Why are some retailers prospering when others are struggling? What are the keys to growing the business—even during tough economic times? How are successful retailers approaching the business differently than others?
These are all questions that could be applicable to any part of the retail business. However, the questions are extremely salient to foodservice programs as many retailers are intensely focused on leveraging categories in this area to drive competitive differentiation and profitable growth.
The recent CSD/Balvor Foodservice Survey revealed that top-quartile retailers, ranked and categorized by average foodservice sales per store month, are more likely focusing on improving in-store practices, enhancing shopper value and increasing off-site communications.
These top-line findings help to reveal some of the answers. However, it’s clear that the differences go beyond what strategies they’re pursuing to how they’re executed in-store.
Here are three lessons learned that you can apply to growing foodservice more profitably.
Lesson 1: Don’t Lose That Shopper
When consumer spending is constrained like it is currently, retailers grow mainly by stealing market share. Therefore, don’t give your current customers any reason to spend their money elsewhere.
More top–quartile retailers are working to protect their base business than the rest. And, although they’re only slightly more likely than the mid-quartile retailers to believe that improving in-store practices is extremely important to achieving their business objectives, they are 27% more likely to believe it when compared to bottom-quartile retailers. (See chart 1)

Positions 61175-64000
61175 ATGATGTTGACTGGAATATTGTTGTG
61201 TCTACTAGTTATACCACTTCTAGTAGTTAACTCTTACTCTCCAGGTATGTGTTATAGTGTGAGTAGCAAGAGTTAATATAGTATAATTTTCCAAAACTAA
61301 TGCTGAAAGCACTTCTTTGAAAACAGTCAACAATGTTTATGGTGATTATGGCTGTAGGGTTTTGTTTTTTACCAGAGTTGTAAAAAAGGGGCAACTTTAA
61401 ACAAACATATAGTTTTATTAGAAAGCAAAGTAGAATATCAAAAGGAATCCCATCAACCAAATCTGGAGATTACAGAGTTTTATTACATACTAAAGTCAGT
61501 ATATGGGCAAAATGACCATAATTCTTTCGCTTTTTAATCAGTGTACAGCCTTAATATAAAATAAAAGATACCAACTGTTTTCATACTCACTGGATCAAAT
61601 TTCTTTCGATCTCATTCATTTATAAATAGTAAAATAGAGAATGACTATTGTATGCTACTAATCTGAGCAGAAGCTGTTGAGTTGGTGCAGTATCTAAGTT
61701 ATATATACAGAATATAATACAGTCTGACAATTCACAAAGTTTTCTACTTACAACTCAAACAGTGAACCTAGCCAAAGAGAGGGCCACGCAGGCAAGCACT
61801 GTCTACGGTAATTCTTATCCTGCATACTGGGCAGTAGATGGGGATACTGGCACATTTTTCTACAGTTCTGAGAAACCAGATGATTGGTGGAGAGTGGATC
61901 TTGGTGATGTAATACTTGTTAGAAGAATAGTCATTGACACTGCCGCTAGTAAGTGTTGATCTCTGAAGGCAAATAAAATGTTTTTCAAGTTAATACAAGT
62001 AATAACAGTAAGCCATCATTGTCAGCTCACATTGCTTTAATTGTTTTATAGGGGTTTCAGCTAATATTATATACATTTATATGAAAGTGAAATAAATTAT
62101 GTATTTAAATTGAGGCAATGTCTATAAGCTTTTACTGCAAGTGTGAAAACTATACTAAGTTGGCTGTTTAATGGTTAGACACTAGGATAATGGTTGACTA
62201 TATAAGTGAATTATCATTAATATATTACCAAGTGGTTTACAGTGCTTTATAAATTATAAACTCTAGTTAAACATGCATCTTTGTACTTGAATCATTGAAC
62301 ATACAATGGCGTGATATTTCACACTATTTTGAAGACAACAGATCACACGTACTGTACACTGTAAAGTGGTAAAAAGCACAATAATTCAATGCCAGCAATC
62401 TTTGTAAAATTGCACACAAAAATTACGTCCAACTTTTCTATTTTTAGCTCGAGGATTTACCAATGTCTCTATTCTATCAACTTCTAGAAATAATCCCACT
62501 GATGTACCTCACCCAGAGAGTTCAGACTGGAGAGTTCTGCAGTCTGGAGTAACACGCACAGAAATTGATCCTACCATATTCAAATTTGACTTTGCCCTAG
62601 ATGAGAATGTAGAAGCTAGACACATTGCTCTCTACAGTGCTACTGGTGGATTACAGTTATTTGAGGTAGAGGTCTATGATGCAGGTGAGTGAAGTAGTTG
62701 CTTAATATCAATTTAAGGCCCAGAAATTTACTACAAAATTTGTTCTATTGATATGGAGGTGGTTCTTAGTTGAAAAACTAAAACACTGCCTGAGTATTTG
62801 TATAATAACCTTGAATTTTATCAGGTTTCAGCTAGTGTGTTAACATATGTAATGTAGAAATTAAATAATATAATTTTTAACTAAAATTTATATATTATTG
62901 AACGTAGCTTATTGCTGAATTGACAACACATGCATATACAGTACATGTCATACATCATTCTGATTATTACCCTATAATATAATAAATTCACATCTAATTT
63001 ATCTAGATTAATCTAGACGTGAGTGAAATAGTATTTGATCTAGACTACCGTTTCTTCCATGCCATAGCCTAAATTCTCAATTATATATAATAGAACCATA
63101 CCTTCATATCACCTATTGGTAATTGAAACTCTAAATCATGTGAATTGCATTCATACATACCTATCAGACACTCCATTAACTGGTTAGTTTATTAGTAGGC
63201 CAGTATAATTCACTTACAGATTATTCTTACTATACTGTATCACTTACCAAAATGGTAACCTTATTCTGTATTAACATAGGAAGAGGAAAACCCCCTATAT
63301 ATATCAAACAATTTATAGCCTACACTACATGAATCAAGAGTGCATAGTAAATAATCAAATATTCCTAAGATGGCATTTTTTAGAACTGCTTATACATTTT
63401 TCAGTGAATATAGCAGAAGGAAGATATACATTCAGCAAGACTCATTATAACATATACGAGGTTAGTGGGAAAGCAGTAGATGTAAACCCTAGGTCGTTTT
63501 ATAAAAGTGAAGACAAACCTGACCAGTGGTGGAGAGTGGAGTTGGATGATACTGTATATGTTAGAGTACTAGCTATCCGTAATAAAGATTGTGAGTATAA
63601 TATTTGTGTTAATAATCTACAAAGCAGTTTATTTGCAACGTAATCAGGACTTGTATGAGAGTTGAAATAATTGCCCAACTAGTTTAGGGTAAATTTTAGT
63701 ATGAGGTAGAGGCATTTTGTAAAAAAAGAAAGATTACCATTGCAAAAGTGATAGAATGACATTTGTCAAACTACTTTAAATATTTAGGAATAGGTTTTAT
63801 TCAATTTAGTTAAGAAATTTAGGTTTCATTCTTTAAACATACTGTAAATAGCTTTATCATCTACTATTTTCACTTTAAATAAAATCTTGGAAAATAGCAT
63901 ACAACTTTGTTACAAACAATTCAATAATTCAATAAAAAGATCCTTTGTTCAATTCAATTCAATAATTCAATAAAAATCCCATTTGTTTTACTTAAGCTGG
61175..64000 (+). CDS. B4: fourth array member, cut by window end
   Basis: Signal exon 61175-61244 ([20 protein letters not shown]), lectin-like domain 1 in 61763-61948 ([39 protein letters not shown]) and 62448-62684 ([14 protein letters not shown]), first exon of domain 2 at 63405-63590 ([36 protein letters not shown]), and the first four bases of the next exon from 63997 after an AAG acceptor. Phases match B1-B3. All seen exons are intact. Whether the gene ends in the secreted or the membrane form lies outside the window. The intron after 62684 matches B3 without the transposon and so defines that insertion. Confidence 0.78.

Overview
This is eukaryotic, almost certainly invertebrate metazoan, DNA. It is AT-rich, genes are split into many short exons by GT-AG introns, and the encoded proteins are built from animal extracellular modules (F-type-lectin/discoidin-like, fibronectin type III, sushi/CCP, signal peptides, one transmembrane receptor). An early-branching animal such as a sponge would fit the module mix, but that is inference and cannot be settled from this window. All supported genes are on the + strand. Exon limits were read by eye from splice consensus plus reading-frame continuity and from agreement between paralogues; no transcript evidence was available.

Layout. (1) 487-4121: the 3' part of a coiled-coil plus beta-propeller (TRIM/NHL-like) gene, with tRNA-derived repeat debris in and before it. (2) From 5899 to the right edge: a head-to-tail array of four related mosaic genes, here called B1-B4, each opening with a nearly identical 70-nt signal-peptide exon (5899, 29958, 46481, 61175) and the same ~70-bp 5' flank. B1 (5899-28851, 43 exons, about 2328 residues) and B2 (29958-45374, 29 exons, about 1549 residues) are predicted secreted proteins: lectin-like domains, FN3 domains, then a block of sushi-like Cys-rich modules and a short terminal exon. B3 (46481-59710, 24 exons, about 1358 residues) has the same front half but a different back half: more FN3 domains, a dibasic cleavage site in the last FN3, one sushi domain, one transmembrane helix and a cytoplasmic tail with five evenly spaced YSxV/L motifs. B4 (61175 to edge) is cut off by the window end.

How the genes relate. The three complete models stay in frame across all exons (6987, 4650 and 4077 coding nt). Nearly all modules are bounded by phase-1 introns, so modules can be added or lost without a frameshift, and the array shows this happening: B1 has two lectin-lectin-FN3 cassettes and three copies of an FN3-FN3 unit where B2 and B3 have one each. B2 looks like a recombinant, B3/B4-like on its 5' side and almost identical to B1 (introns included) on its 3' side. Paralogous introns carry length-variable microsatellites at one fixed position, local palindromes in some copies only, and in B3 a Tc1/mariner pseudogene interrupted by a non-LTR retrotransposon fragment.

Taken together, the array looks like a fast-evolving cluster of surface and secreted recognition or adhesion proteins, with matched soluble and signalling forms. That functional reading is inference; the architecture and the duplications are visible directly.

Having acceptable code dates on packaged foods, fresh coffee available, and well-maintained display cases are examples of basic operational practices that you can monitor and manage every day. Beyond that, it’s important to have clearly communicated policies that empower the store team to win back a shopper when a breakdown occurs–as it will occasionally.
Consider the Sheetz coffee guarantee, “If we don’t have fresh coffee ready for you, we’ll brew it and buy it.” This explicit customer promise provides clear direction to staff as to how they should respond in that specific situation. The guarantee also conveys a powerful sense of hospitality that’s prevalent with most foodservice operators, but not all convenience stores.
A key factor why successful retailers are building the business is because they’re not losing their current customers to the competition.
Lesson 2: Hold Onto Your Pennies
Many retailers have learned that reducing retail prices, like on hot coffee, may help maintain competitiveness and even increase units sold, but it can also reduce profits more than expected.
Price negotiation and better procurement are two ways to hold onto more penny profits while another involves adjusting the product assortment.